Last week I gave my thoughts on Jim Lampley. It was a somewhat stream of consciousness rant and at the end I stated: “Things will play out as they will, but from where I sit, UFC has already passed boxing in popularity.”

I didn’t necessarily believe that as I typed it but it sounded good and honestly, I was too lazy to backspace. I decided to leave it in there under the notion that no one reads this anyway. Oops. As one reader pointed out:

“When has UFC ever brought in 800,000 PPV buys? Hell, I don’t think they have even reached 400,000 buys which is what Mayweather-Judah did.”

Yes, boxing is more popular than UFC right now, even though boxing is on it’s way down and UFC is on the rise. While my friends and people I work with seem to talk more about UFC than boxing, you don’t see anything about UFC on SportsCenter or espn.com. I don’t know much about PPV buyrates, but it seems boxing is far superior in that regard as well. I apologize for my overstatement and won’t underestimate my readership in the future. You can be sure I won’t make any more crazy claims either. I just know that things will play out as they will, but from where I sit, Body Blows has already passed Yahoo! in popularity.

Results From Last Week

– Demetrius Hopkins, Bernard’s nephew, knocked out Michael Warrick in the 9th round with a devastating right hand.

– Ishe Smith won a unanimous decision over Patrick Thompson. Smith was a favorite to win the first season of The Contender but lost his bout to Sergio Mora.

– 2000 Olympic gold medalist Audley Harrison defeated Andrew Greeley by knockout in the third round.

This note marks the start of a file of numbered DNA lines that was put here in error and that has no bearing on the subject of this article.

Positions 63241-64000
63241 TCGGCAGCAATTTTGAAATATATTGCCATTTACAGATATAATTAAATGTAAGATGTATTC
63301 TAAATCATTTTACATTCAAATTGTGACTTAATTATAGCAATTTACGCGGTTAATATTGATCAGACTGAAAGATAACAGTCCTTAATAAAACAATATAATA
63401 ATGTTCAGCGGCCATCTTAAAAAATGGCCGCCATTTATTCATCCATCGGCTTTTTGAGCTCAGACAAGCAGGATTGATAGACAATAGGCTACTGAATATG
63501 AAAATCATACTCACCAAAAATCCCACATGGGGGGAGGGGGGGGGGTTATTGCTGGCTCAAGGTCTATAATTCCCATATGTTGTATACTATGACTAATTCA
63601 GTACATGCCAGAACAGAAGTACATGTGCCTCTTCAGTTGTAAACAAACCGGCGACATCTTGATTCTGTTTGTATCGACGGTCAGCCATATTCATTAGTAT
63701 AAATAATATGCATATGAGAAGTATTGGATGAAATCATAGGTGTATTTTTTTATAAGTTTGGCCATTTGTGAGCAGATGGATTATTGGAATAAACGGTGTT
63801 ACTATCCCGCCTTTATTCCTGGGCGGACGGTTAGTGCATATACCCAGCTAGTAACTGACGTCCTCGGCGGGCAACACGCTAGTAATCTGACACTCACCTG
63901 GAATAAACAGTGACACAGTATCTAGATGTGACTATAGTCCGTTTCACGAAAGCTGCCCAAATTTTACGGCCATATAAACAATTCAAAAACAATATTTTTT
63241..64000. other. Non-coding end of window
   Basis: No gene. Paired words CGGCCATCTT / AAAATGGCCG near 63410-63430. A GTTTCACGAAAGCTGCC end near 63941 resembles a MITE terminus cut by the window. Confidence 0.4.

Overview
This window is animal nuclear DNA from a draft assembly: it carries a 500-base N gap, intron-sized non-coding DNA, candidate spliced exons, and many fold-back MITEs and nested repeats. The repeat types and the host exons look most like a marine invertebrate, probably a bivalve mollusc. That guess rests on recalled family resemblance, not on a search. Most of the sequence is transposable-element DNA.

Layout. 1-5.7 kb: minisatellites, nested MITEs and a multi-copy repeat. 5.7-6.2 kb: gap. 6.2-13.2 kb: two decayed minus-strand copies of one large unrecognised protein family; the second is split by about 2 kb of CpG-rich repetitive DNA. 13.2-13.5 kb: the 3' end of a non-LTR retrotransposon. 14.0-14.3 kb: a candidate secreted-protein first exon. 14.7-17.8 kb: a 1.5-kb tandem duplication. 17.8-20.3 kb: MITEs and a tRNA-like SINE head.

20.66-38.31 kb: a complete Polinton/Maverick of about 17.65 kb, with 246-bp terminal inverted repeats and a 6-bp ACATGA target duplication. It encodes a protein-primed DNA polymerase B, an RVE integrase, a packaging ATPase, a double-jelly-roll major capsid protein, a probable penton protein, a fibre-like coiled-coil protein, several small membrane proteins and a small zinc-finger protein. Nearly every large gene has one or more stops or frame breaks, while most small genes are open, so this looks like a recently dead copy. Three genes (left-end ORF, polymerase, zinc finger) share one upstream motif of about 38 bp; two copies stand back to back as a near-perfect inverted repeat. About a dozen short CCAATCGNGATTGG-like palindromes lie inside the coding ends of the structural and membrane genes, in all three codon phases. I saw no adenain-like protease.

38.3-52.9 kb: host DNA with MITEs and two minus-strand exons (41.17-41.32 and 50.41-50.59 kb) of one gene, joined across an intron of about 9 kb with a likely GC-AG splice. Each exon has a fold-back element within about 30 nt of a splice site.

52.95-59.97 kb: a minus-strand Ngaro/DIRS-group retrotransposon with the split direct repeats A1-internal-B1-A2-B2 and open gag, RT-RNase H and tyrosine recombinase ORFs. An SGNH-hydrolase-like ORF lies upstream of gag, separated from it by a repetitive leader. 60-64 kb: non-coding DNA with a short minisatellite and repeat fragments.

– Heavyweight Brian Minto scored a unanimous decision over Danny Batchelder in the ESPN Friday Night Fights main event.

– Hector Camacho Jr lost to Andrey Tsurkan when the referee controversially stopped the fight. Camacho was not in serious danger and the ref seemed to come in out of nowhere.

– Israel Vazquez retained his WBC Super Bantamweight Title when his opponent, Ivan Hernandez, suffered a broken nose in the fourth round and could not continue.

– Julio Cesar Chavez Jr defeated Aaron Drake by 2nd round TKO.

– Bobby Pacquiao knocked out former World champion Kevin Kelley in the fourth round.

– Middleweight phenom John Duddy remained undefeated when he caused Alfredo Cuevas’ corner to throw in the towel for their fighter before the eighth round.

Spit Bucket

Do you think I said something stupid this week? Tell me about it at buddhabean316@yahoo.com. You know who didn’t say something stupid? These guys:

Do the Miami Heat have what it takes to get back into the NBA Finals? I’ve already asked way too many questions. Phillip Ciprotti breaks down the entire series in The 4-Point Play.

We survived 6-6-06 and Mike Noyes reviews the film that capitalized on that date.

What would the week be without The Weekly Sports Pulse? Damn, another question.

Shelly recaps the latest episode of The Ultimate Fighter 3. Fight of the year! Fight of the year!